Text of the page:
Papillon resonates with the themes of hope and self-discovery found in classic escape films.
Written by Peter Bowen
In Papillon, two very different men, safecracker Henri "Papillon" Charrière (Charlie Hunnam) and currency forger Louis Dega (Rami Malek), form a bond to find a way off their remote island prison. The two friends' insatiable desire to be free enables them to face unthinkable hardships as they hatch new plans to accomplish the impossible. But their story "is about much more than trying to escape Devil's Island," says Michael Noer. "It's about trying to escape yourself and your past. For me, that's the true appeal of Papillon." Like the butterfly referenced in the title, each man must discard the person he was to find a new identity and a new sense of hope. We look at other classic films of escape to see the how they and Papillon reveal much more of what makes us free than what imprisons us.
Yearning to be free
John Sturges' 1963 The Great Escape recounts a true story of man's need to be free at all costs, a drive equally apparent in Papillon . During the war, Australian journalist Paul Brickhill was a prisoner of war at Stalag Luft II where he assisted in the escape of 76 POWs in 1944. At once inspiring and tragic-73 were recaptured and 50 were executed-the event became the subject of his book The Great Escape. Writer/director John Sturges, who'd read an excerpt of the book in Reader's Digest, immediately saw its potential as a film. "It was the perfect embodiment of why our side won," Sturges explains. "With no arbitrary rules, they [the prisoners] formulated an organization which eventually clobbered the German machine." It would take more than a decade and the box-office success of his Western The Magnificent Seven to gain Sturges the clout to realize his vision. Shot in Germany with a large ensemble that included American movie stars like Steve McQueen and James Garner and British thespians like James Donald and Richard Attenborough, the film opened to great success, but less than stellar reviews. Since its release, however, the film has only grown more popular. Steve McQueen's famous motorcycle jump over a wooden border fence is now considered a classic movie stunt. Elmer Bernstein's score has gone on to become the unofficial anthem for the British soccer team. In a 2006 British poll, it was voted third (after It's a Wonderful Life and The Wizard of Oz) as the film families would most want to watch together at Christmas.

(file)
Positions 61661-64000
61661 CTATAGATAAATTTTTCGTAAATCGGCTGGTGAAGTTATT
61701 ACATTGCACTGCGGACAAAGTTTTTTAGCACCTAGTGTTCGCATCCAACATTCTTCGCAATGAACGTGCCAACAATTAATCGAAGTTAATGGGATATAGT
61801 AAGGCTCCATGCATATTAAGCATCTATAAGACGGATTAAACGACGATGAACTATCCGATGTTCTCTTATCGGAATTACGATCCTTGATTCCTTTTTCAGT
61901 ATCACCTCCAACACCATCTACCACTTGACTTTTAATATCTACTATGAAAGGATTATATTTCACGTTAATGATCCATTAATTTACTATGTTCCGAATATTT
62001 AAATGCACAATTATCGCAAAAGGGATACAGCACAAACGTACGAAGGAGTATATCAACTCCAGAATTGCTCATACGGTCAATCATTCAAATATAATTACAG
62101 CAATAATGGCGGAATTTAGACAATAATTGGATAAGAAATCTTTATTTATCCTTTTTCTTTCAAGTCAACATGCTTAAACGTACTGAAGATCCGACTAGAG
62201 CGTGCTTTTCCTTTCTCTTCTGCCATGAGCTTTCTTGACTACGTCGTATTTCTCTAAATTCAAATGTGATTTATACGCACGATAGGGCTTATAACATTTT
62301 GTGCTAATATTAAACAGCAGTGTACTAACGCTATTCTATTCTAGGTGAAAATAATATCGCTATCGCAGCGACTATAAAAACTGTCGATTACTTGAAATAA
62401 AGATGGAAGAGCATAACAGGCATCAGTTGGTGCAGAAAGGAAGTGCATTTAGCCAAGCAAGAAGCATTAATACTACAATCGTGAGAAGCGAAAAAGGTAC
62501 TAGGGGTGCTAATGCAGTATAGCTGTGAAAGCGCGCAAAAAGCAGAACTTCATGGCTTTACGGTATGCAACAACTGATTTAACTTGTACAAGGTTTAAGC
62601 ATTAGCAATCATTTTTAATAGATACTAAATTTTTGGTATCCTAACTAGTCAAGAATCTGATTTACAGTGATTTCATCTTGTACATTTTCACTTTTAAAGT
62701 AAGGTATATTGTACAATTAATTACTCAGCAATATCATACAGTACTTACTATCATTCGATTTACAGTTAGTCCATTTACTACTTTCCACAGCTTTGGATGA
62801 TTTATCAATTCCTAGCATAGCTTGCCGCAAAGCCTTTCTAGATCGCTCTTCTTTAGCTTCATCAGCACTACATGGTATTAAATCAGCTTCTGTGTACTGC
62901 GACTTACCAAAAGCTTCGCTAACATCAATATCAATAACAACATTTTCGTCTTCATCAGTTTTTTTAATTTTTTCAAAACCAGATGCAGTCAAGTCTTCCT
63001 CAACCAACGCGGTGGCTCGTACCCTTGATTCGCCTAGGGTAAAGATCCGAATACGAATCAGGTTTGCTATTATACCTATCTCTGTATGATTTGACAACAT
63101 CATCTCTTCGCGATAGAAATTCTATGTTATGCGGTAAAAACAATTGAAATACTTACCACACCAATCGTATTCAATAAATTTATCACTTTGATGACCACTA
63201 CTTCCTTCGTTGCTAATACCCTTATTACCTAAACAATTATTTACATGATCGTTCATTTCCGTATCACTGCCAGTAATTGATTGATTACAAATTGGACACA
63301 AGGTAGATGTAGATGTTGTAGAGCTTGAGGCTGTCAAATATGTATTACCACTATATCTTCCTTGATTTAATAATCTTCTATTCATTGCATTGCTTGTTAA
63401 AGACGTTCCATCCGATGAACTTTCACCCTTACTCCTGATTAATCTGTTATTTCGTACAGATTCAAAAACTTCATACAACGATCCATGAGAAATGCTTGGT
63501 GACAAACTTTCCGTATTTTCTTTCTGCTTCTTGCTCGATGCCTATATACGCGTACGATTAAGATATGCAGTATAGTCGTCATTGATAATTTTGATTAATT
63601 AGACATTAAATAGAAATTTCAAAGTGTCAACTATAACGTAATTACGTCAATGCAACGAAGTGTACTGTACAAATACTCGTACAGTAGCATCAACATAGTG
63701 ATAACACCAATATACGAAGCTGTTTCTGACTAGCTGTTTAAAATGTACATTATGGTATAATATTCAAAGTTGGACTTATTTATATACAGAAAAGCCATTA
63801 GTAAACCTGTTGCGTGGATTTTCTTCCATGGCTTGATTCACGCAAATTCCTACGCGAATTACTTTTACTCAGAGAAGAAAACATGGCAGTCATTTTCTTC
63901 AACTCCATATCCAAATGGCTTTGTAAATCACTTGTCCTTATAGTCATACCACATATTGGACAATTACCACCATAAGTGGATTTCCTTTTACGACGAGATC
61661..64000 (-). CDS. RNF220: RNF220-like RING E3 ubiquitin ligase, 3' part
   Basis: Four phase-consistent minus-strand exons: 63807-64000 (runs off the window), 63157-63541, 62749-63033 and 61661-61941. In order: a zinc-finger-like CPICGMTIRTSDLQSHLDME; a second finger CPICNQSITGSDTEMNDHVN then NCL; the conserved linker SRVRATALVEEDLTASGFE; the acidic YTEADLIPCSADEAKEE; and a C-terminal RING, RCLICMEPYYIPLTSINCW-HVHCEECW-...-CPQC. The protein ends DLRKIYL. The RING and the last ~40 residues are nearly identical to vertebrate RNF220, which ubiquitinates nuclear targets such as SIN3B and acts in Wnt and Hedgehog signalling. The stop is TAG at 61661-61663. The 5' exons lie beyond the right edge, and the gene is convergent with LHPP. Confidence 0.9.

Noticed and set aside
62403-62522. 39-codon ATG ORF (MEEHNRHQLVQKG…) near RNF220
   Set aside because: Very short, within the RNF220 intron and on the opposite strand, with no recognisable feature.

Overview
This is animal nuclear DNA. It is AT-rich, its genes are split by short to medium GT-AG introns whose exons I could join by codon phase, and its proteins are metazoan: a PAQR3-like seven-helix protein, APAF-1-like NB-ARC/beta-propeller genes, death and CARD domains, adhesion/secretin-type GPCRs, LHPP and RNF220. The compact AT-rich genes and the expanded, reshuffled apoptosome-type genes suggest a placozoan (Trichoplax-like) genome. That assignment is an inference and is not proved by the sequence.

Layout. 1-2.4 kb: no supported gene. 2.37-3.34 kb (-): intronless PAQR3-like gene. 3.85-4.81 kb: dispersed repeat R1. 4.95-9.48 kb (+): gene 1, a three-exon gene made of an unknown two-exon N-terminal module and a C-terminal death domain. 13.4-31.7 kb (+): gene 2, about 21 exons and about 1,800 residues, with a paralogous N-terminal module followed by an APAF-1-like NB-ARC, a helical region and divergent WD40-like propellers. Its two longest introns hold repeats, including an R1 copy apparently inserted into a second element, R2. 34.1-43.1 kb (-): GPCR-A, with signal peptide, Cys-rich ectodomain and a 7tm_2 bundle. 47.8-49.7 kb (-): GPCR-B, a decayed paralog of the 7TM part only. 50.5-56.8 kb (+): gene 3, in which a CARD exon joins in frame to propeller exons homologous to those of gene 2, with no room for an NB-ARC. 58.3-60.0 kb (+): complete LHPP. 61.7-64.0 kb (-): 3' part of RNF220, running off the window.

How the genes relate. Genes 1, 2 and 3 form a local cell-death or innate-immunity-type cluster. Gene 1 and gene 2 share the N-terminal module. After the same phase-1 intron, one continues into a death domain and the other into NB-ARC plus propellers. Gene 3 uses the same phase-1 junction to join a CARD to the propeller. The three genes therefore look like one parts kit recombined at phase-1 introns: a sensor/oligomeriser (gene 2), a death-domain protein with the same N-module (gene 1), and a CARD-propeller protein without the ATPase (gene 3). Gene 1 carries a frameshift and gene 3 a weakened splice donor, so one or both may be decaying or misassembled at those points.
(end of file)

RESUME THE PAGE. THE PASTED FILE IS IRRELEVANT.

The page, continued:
The audacity of hope
Like Papillon and Dega, the characters in Frank Darabont's The Shawshank Redemption refuse to give up hope, no matter what happens. Based on Stephen King's novella, Rita Hayworth and Shawshank Redemption, Darabont's 1994 film has become one of cinema's most beloved fables of hope. Having established a relationship with the famous novelist early on by adapting one of his lesser-known stories for a short film, Darabont was able to secure the film rights for Shawshank for only $5,000. In truth, King had little faith in its cinematic potential, exclaiming there's "no chance they're going to make a movie out of this puppy." In the film, banker Andy Dufresne (Tim Robbins), doing time for a crime he never committed, befriends Red (Morgan Freeman), an inmate who readily admits his guilt. Over twenty years, the two build an enduring friendship that allows Andy to escape the injustice the world has done him. While the film received critical acclaim and was nominated for seven Academy Awards, it never took off at the box office. But like Andy, the film refused to give up. After being released on home video and TV, Shawshank became a modern classic. Recently it rose to become the highest-rated movie on IMDb. Robbins believes his film's message that "There is redemption in holding on to your dream" speaks to why people love it. For film critic Will Leitch, Andy is a modern-day everyman: "Our daily struggles aren't nearly as overpowering as his, but he still chooses to live, to survive - that feeling of needing to live that's universal, and timeless."
The unbelievable truth